This column first appeared in Malta Today
On Monday 17 January, Malta will be joining a host of other countries which have already implemented the measure which distinguishes between those who are fully vaccinated (and now “boostered”) and those who are not, for entry into indoor restaurants and bars, as well as other public spaces.
This measure has been welcomed by those who have followed all the rules and medical advice from Day One, and has been vehemently opposed with protests by those who have fought the health authorities every inch of the way on every single measure: social distancing, masks, vaccines, you name it. They claim it infringes on their human rights, forcing them to be vaccinated “against their will”. Discrimination, apartheid, fascism – what has become known as the Green Pass has been called every name in the book, and yet, the Maltese who were determined to travel complied with it (because they had to) and came back saying how safe they felt as a result of this measure.
For the last few months, thousands of Maltese residents have travelled to these very same countries where they were required to show some version of the Green Pass. By November 2021, 16 countries all over Europe, from Italy to France to Belgium, Austria, Cyprus and Germany had introduced it.
Of course, the local protesters are not necessarily the same people who travelled (in fact they most certainly aren’t because: no vaccine, no travel) – but I still wonder how long these protests will continue when scientists and doctors who are experts in this field all over the world are all in agreement that this is the only way forward if we ever want to finally stop having our every move dictated by a virus. The world has endured countless rapid tests and PCR tests, the word quarantine has become part of our vocabulary and we’ve become so used to wearing masks that carrying one around has become second nature, like checking that you have your keys.
So when I see the protests I am still unable to understand just what it is these people want – for the medical profession to just surrender and do nothing and let people get severely ill and die in some kind of bizarre, heartless game of ‘survival of the fittest’?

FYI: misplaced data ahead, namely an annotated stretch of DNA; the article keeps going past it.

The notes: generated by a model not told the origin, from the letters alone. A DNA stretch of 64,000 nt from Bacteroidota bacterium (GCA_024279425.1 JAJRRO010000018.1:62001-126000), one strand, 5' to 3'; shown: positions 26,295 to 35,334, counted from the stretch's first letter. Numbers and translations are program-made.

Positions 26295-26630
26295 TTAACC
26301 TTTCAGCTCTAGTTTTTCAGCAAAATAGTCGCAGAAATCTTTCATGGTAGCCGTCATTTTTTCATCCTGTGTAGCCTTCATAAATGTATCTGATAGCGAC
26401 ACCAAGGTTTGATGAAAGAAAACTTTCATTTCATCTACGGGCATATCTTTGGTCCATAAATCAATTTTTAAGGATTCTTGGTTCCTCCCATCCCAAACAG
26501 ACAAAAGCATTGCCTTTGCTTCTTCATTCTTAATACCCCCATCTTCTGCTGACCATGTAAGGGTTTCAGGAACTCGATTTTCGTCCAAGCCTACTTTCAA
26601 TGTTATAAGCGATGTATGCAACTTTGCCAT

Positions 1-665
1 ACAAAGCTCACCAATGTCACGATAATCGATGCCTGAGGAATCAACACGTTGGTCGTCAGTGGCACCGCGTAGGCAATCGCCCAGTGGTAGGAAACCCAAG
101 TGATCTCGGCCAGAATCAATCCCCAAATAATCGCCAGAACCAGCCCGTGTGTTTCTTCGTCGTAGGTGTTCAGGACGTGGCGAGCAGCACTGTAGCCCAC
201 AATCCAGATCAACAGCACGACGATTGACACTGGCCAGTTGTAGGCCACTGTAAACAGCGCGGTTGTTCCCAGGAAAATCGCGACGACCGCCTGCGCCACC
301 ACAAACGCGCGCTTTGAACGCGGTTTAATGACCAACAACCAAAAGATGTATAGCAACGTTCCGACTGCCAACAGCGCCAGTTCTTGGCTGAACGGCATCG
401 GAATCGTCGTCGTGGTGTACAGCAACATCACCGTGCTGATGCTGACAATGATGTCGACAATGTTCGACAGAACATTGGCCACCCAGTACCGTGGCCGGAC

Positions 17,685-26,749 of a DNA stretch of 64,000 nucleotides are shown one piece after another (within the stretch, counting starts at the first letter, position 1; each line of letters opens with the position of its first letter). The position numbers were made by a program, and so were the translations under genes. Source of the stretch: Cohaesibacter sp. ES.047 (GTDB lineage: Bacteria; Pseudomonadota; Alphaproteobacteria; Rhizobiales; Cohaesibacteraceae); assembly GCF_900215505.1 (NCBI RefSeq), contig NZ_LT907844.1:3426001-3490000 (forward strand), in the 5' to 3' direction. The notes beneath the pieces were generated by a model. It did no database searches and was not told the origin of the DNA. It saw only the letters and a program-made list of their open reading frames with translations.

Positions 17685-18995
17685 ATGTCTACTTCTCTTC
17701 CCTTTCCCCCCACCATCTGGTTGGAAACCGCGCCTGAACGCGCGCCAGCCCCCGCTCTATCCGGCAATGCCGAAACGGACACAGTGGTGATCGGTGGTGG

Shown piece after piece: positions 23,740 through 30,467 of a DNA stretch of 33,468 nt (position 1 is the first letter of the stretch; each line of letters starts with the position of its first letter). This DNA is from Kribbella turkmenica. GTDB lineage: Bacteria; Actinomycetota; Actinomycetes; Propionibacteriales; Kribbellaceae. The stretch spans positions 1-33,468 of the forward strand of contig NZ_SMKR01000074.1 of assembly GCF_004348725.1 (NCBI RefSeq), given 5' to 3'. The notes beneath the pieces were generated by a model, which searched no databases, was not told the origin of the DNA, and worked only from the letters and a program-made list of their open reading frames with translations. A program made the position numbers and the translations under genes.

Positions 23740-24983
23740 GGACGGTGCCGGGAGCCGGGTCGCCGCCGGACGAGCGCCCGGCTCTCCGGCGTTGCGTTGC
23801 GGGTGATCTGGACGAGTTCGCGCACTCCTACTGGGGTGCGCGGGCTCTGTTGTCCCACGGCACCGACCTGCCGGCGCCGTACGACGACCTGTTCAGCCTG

Every day I read comments that, ‘it’s just a cold, so let’s get on with it’ but this attitude is in stark contrast to the cases I personally know of, of people who have been severely affected, and some who have sadly, died. And there are also people who will have to carry the fear and lifetime guilt that they were the carriers who gave the infection to a vulnerable or elderly relative. For one person it might just be a case of the sniffles, for others it can be much more dangerous, depending on their immune system.
I have read the articles and even tried to watch the videos which launch relentless attacks against the data and facts staring us in the face. I’m afraid none of them make sense to me, and without logic and rationality I quickly lose interest. I also base my judgement depending on the source. I am no scientist so I can only rely on those who have made this their life’s work – and faced by a solid source quoting sound research compiled from reams of statistics pouring in from all over the world, and the opinion of some random Joe Bloggs interviewed by a dodgy news site, I know which one I will believe.
Granted, the public out there is confused and bewildered by the often conflicting information, but there are also those who only seek out information which conveniently suits their bias (“I don’t see why I need to take the booster, so here, I found a video which confirms my view that this is all a money-making scheme for Big Pharma”). For all I know, yes, it could be a money-making scheme, but with that reasoning so is any of the medicine we take on a daily basis, from our cholesterol and blood pressure pills all the way to the most sobering treatment of all, chemotherapy. All of it costs money, and all of it has to be paid for either by us or by our Governments (ergo by us, through our taxes).
But what is the alternative? Do we all stop taking the pills which are keeping us on an even keel and prolonging our lifespan by combating our various ailments? Are all those who are so defiant against the vaccine as equally defiant if they need a doctor to treat them or God forbid, a hospital bed?